The ARRL, the national association for Amateur Radio, has lodged a formal compliant with the U.S. Federal Communications Commission (FCC), contending that ballasts used in certain models of grow lights are creating interference with amateur radio operations.
According to an article from the ARRL website published earlier this year, numerous amateur radio operators notified the ARRL of radio signal interference in the medium to high frequency bands between 1.8 MHz and 30 MHz, attributable to nearby grow lights and other RF lighting devices. Subsequent conducted emissions testing performed by the ARRL on specific ballast models showed emissions in the HF band that significantly exceeded FCC rules.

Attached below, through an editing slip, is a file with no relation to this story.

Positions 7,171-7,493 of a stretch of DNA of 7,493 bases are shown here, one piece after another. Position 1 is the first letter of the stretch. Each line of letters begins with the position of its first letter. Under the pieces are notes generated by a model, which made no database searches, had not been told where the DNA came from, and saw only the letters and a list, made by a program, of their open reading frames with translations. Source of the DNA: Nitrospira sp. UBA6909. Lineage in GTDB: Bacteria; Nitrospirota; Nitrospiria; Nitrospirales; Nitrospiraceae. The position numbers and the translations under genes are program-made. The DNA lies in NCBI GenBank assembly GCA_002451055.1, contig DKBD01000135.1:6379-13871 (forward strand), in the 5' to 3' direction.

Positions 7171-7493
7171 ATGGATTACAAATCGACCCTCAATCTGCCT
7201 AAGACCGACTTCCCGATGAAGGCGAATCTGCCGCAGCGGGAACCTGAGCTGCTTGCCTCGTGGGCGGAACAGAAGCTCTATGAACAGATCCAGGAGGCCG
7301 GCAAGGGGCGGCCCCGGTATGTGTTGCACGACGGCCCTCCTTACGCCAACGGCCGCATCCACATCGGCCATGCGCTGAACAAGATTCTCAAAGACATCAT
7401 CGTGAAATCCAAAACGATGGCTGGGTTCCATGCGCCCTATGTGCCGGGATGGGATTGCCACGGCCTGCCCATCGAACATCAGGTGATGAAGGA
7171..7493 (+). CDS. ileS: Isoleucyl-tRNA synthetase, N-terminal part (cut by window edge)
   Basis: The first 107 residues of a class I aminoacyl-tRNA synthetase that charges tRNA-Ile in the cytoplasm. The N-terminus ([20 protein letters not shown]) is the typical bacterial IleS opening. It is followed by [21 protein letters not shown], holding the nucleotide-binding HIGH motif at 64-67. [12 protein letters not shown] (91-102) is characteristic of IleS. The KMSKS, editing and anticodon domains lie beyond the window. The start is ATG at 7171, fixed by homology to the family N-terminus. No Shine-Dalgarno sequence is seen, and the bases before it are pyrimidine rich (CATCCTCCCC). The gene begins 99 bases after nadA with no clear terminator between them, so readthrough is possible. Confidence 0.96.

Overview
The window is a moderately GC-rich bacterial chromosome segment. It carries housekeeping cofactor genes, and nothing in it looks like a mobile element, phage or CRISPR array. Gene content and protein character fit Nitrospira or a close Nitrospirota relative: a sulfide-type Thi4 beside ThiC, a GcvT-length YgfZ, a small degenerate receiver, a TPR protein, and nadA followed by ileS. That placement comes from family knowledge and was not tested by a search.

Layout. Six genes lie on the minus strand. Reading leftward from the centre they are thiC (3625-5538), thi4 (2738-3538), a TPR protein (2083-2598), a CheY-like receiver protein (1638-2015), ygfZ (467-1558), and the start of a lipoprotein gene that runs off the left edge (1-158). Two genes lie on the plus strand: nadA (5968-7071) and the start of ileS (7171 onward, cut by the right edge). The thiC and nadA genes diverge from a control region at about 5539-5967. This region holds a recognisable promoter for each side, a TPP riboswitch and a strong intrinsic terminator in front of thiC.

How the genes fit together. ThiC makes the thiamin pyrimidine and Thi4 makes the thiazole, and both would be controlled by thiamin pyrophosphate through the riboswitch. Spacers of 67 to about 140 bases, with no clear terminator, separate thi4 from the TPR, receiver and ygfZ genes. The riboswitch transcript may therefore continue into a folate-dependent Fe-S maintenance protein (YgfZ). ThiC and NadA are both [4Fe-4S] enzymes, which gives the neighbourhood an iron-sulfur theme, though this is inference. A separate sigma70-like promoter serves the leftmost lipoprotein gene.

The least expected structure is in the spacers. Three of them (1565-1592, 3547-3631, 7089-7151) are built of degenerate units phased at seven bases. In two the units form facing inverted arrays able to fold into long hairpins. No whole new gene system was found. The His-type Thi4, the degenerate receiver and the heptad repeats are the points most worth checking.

According to the ARRL, “the level of conducted emissions from (the tested) device is so high that…one RF ballast operated in a residential environment would create preclusive interference to Amateur Radio HF communications throughout entire neighborhoods.”
A copy of the ARRL’s testing report was sent to the FCC as part of its compliant, along with a request by ARRL’s General Counsel for immediate action by the Commission.
(Thanks to In Compliance reader Wes Plouff for bringing this issue to our attention!)